Of speaking first.



6. Flatter and praise, commend, extol their graces;
Though ne'er so black, say they have angels' faces.
That man that has a tongue, I say, is no man,
If with his tongue he cannot win a woman.

7. Say that she rail; why then I'll tell her plain,
She sings as sweetly as the nightingale;

Say that she frown; I'll say, she looks as clear
As morning roses newly wash'd with dew;
Say she be mute, and will not speak a word;
Then I'll commend her volubility,
And say, she uttereth piercing eloquence.




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In these ears of mine,

These credulous ears, he pour'd the sweetest words
That art or love could frame.

10. I am not form'd, by flattery and praise,
By sighs and tears, and all the whining trade
Of love, to feed a fair one's vanity,
To charm at once, and spoil her.

11. He that would win his dame, must do
As Love does when he draws his bow
With one hand thrust the lady from,
And with the other pull her home.

12. For, you must know, a widow's won
With brisk attempt and putting on;
With ent'ring manfully, and urging,
Not slow approaches, like a virgin.

13. She most attracts who longest can refuse.

14. With easy freedom and a gay address,

A pressing lover seldom wants success. 15. A witty, wild, inconstant, free gallant.


BUTLER'S Hudibras.


16. To me he came; my heart with rapture sprung,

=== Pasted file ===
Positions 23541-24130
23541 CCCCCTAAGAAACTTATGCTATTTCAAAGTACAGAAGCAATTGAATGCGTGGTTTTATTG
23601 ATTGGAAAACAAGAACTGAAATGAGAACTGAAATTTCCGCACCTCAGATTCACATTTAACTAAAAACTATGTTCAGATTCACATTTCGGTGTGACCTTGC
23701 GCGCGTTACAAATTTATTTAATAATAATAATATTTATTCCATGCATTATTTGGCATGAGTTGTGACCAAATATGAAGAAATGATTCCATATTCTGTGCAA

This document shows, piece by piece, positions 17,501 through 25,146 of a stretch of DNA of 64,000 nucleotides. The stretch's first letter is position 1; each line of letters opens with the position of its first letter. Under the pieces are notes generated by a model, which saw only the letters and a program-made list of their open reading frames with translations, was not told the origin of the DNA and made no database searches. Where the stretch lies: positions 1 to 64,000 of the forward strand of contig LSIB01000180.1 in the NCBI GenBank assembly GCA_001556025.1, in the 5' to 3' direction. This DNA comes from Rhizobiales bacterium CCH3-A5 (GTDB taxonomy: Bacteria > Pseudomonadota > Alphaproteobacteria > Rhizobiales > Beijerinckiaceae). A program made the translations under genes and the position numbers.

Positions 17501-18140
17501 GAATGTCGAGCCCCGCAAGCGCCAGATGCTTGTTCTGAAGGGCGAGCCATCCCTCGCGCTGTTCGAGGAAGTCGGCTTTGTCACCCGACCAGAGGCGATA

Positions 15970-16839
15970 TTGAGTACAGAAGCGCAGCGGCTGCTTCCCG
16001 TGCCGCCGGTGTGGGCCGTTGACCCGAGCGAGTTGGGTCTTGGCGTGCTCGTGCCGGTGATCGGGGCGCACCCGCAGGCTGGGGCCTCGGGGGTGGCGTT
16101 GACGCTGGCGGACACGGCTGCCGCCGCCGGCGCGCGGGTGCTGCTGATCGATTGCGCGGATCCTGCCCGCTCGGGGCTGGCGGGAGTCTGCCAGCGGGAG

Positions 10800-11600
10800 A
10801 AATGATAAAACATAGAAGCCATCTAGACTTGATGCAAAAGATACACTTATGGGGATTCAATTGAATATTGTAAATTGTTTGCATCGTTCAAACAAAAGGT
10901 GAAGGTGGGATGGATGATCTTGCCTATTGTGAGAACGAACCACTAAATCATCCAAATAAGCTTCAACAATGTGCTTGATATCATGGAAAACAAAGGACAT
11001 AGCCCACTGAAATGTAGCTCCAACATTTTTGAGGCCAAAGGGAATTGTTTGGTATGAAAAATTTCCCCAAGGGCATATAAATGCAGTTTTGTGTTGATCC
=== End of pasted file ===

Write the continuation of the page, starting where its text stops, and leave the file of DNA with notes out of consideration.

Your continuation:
To see the blushes, when his faltering tongue
First said, I love. My eyes consent reveal,
And plighted vows our faithful passion seal.


BUTLER'S Hudibras.


18. She half consents who silently denies.

19. Men dream in courtship, but in wedlock wake.

17. So, with decorum all things carried,

Miss frown'd, and blush'd, and then was married.

GAY's Dione.





POPE's Eloisa.




Like a lovely tree
She grew to womanhood, and between whiles
Rejected several suitors, just to learn
How to accept a better in his turn.

BYRON'S Don Juan. 21. The gentle pressure and the thrilling touch. BYRON'S Don Juan:

22. To pick up gloves, and fans, and knitting-needles,
And list for songs and tunes, and watch for smiles,
And smile at pretty prattle, and look into
The eyes of maids as tho' they were bright stars.

23. But yet she listen'd-'t is enough

Who listens once will listen twice,
Her heart, be sure, is not of ice,
And one refusal's no rebuff.


24. Then thro' my brain the thought did pass,
Even as a flash of lightning there,
That there was something in her air
That would not doom me to despair.

25. Skill'd in the ogle of a roguish eye.

BYRON'S Mazeppa.

26. Not much he kens, I ween, of woman's breast,
Who thinks that wanton thing is won by sighs.
Do proper homage to thine idol's eyes,
But not too humbly, or she will despise :
Disguise even tenderness, if thou art wise.


BYRON'S Mazeppa.

BYRON'S Childe Harold.

BYRON'S Childe Harold.

In whispers low,

And sweet as softest music's gentle flow,
The lovers spoke.

MRS. HOWE. 28. While the dimple and blush, starting soft to her cheek, Told the tale that her tongue was too timid to speak.